The Gordian Knot of antiquity is the stuff of legend, or myth, or of parable – or perhaps of all three, woven together. In the central Anatolian kingdom of Phrygia, at the gates to the city of Gordium, an ox-cart was said to have been tethered to a pole by a knot so complex as to be intractable. A prophesy, uttered by a local oracle, accompanied this knot: whosoever might succeed in untying it would become lord of all Asia. The challenge drew many, but the knot, tied so tenaciously, remained as such – i.e. a knot — until Alexander the Great arrived in 333 B.C. and solved the problem as was his wont: with his sword, slicing through it with a single stroke. The story, propagated by Alexander’s hagiographic biographers, allows various readings, primary among which is the one that leads to philosophical moral: certain problems cannot be solved on their own terms, with the parameters inherent to them. Or to put it another way: complex problems at times necessitate simple solutions. The implications go beyond political biography. For a knot is not only a knot: a knot is in some way akin to a state, as in a state-of-being, beyond the material of which it may be fashioned. Hence the mathematical and topological study of knots qua knots, of their tying and their untying. Hence current research in theoretical physics into the possibility of all matter as fundamentally consisting of knotted and coiled loops of space- time. Hence the convergence of mathematics and biology in the study of DNA strands and coils, and in how their patterns – their knotting – form the patterns of life itself. Knots are known to have been endowed with deeper meanings in ancient cultures around the world, such as the so-called “talking knots” or Quipu of South America – intricately tied knots, exquisite aesthetically, that in fact seem to have functioned as a semasiographic writing system which today is all but undeciphered, and which one hesitates to call merely ‘decorative.’ And in fact Robert Graves postulated that the true (albeit hidden) meaning of the Gordian Knot was not political – e.g. the rule of all Asia — but rather religious: “The secret of the Gordian knot seems to have been a religious one, probably the ineffable name of Dionysus, a knot-cypher tied in a raw-hide thong.” In other words, the knot contained a word – a name – which must not be spoken, lest it lose its power. To untie the knot would be the equivalent of speaking the ‘ineffable name.’ A knot, untied, disappears; the rope is released and returned to its condition as rope. In similar fashion the secret, ineffable name, when uttered, would be released and would be returned to its condition as mere name. A knot, untied, is like a name spoken, released from one’s throat and into the air. It disappears.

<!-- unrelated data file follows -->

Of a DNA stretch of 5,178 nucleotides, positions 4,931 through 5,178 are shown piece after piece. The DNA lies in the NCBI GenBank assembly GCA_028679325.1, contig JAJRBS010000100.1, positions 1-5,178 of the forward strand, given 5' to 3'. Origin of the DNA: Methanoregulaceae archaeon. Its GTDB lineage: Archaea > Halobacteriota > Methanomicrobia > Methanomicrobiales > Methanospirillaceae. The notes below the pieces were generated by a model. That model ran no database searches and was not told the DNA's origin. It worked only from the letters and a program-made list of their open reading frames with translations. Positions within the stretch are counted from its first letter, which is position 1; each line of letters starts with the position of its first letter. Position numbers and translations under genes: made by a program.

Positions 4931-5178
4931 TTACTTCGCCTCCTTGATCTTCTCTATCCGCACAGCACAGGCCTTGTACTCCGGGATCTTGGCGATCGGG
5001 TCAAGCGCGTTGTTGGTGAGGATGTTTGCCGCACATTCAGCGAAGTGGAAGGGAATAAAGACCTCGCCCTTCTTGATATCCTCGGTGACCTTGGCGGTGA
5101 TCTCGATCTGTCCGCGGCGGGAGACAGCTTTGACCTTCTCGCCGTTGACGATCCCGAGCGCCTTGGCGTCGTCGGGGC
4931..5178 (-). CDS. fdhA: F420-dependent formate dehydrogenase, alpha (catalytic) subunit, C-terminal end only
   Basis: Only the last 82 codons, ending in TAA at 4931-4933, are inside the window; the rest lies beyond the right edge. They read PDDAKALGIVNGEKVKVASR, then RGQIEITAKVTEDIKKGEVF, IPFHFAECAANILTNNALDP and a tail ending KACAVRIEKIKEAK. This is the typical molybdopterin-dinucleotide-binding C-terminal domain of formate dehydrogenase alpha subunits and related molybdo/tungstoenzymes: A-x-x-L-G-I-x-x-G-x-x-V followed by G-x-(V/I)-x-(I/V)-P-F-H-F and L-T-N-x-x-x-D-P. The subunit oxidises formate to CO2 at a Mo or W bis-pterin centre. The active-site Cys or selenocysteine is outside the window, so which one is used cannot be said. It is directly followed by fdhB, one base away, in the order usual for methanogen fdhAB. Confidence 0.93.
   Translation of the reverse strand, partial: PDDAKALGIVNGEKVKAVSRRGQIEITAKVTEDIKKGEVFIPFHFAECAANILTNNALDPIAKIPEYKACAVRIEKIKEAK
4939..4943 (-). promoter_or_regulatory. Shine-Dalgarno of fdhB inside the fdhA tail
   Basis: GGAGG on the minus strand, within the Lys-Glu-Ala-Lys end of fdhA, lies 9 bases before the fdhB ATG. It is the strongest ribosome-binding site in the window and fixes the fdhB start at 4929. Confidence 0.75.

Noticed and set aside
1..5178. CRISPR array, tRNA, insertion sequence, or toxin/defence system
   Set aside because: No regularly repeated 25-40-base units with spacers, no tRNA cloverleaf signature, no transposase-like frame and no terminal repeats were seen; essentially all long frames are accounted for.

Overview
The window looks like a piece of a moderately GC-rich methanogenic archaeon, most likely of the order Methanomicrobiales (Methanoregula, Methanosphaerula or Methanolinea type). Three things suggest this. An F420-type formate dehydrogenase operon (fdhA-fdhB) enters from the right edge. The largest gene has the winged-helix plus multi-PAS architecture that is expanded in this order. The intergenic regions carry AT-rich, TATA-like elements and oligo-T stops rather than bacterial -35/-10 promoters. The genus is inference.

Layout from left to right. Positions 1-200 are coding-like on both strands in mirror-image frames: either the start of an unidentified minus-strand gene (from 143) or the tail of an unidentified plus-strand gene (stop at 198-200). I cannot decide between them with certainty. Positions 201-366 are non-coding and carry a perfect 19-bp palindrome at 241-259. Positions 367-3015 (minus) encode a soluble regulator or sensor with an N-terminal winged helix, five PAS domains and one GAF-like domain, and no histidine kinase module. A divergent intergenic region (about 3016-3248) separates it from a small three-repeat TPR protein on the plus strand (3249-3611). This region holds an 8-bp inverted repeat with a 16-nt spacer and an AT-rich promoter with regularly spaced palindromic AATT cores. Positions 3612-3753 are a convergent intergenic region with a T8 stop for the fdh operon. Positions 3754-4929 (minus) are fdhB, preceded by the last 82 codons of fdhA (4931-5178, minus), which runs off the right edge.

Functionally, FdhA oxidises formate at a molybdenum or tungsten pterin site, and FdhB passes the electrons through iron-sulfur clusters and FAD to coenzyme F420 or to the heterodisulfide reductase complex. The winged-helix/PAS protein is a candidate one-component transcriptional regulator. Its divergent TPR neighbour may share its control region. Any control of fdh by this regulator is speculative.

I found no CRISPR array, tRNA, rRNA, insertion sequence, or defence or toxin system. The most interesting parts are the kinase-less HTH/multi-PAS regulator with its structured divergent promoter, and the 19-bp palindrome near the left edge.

Thus a knot can be seen as possessing a sort of tripartite nature — the rope, the knot itself, and the knot’s tying – a trinity which is interwoven, like a braid, within any knot. Similarly, Monica Ridruejo’s paintings and sculptures included in the exhibition EIKONOMA can be seen as making an attempt to braid together a trinity of figuration, abstraction and allegory, and – rizando el rizo — to do so via the emblematic leitmotif of knots themselves. On the level of figuration, knots (and by extension rope, chains, nets and related binding material) are the ostensible subject matter most frequently offered by the paintings of EIKONOMA. And these paintings are in fact marine paintings, ascribing themselves within a venerable and ongoing artistic tradition, and – still in the realm of figuration – include more elusive literal content, such as water, the sky, ripples and reflected light. But while inarguably figurative, the paintings employ a number of techniques that undermine their own figuration and render them in some ways and to some degree abstract – hence the second strand running through EIKONOMA. The cropping, for instance, is such that parts, in metonymic fashion become the whole, details the totality. Extreme, even violent foreshortening gives rise to shifts of visual scale that are abrupt and at times disorienting. Asymmetry prevails, far beyond what the conventions that even today underlie Western visual representation, and perhaps even underlie the retinal and neuronal confluence that create what we know as perception. This, again, is to some degree in keeping with the tradition of marine painting: one need only look at the work of artists such as J.M.W Turner or Winslow Homer to see abstraction and figuration co-inhabiting the shared dwelling place of a single canvas. Moreover, in Ridruejo’s compositions (both two and three-dimensional) the combinations of color are often as brusque as the cropping and foreshortening are extreme. In the paintings, luminosity is overlaid by opacity. The oil and often extreme varnish represent surfaces and light-filled water and air, yet in themselves become shimmering fields of color. On the other hand, the sculptures often juxtapose an eye-catching translucency within the objects themselves with the harder- edged, reflective surface their bases, while their ostensible subject matter – rope, chains and related binding material — is the closest real-life analogue to the quasi-abstract free- standing structures (which are furthermore are replete with visual signs of braiding and weaving).